CASBAA has lauded the judicial review now underway in India of proposed extension and tightening of India’s pay-TV rate regulations.
The Madras High Court is currently reviewing the clash between the rights of copyright owners around the world and new tariff regulations proposed by the Telecom Regulatory Authority of India (TRAI). The court has ordered the TRAI not to give effect to the rules until the underlying issues are considered.
CASBAA CEO Christopher Slaughter said the new rules would be a major negative factor for the business environment in the $17 billion Indian media industry.
“India’s pay-TV regulations have long been among the strictest in the world,” said Slaughter. “The proposed new rules are highly intrusive and would make the environment much worse. Such a heavy-handed regulatory regime will inevitably hit foreign companies’ interest in investing in India.”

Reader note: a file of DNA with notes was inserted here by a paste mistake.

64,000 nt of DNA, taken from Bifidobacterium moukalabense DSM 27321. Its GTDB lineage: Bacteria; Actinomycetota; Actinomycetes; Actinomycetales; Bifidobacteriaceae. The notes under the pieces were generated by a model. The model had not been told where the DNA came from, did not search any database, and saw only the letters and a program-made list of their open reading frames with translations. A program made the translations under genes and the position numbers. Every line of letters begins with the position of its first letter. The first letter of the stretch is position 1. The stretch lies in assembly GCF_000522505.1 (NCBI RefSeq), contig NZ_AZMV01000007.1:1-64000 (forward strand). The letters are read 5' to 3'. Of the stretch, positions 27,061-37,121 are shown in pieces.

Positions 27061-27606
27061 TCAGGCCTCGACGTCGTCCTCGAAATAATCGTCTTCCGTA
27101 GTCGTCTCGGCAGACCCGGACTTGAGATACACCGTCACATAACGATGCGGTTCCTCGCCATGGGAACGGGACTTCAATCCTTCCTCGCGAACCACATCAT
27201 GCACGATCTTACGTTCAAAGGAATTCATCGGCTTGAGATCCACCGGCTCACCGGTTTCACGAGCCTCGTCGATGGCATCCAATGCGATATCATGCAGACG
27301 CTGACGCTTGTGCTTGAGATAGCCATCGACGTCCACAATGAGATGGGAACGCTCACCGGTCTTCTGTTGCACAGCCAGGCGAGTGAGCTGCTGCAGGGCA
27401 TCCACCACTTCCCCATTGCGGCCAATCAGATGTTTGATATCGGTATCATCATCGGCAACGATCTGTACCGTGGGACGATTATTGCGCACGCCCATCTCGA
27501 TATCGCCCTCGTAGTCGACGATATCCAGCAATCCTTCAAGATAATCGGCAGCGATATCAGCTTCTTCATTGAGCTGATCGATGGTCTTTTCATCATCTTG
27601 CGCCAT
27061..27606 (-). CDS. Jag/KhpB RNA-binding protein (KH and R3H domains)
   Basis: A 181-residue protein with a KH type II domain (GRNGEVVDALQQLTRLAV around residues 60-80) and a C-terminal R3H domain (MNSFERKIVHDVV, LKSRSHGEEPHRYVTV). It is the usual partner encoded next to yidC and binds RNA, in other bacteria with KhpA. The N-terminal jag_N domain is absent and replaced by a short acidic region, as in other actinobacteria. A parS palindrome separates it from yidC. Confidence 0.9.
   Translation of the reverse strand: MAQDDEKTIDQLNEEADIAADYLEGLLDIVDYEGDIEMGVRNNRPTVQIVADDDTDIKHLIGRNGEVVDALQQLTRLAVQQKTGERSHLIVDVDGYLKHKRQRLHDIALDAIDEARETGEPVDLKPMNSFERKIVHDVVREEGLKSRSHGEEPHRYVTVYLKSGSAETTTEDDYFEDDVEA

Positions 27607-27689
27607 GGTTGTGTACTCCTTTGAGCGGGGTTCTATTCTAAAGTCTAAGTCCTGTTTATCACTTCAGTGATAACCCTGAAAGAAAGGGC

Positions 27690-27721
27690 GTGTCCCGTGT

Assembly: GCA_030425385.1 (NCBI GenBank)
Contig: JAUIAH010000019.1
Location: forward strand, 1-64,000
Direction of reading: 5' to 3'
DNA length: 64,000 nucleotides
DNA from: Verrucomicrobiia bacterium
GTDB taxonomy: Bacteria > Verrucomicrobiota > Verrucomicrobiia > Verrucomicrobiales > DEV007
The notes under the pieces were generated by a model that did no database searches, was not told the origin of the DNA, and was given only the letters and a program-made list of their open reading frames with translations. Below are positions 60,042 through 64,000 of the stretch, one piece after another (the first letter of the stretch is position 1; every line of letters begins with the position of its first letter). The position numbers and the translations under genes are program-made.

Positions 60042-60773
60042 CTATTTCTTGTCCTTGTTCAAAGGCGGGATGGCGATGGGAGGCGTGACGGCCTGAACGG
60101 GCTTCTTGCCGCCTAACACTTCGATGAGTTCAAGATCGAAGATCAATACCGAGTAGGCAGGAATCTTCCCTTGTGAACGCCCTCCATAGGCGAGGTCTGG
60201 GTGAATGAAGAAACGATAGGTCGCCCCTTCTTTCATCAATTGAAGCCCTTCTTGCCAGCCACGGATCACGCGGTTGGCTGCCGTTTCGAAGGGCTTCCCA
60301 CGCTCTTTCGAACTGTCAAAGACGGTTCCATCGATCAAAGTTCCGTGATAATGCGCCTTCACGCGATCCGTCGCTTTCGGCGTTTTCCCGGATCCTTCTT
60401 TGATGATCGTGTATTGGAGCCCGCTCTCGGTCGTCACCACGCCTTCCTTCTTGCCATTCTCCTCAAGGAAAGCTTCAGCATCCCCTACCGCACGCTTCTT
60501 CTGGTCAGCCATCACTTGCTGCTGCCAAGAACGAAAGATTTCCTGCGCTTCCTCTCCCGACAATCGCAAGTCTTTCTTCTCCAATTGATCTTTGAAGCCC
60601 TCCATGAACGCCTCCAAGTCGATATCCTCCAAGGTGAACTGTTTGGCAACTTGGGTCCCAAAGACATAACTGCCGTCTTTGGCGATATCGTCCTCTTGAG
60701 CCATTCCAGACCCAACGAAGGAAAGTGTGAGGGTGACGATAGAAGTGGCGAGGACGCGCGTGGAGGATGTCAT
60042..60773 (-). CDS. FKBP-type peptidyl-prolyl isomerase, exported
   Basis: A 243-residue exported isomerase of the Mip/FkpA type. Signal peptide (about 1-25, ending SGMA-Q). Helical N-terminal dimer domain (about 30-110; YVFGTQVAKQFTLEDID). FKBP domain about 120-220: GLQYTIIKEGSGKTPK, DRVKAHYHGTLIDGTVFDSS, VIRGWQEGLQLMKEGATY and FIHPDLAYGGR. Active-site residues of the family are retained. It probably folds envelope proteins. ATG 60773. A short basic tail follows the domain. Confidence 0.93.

Indian law gives copyright owners the ability to price and sell their creative works. In filing the Madras suit, the petitioner broadcasting organizations denounced the TRAI regulation as contrary to these principles as enshrined in the law, and in international treaties to which India is a signatory.
The TRAI rules would establish a controlled price regime by mandating a la carte channel supply, setting the ceiling, by specific genres, that broadcasting organizations can charge to multichannel program distributors, limiting discounts, prescribing carriage fees, and stipulating a compulsory distribution fee to be paid by Broadcasting Organizations to multichannel program distributors.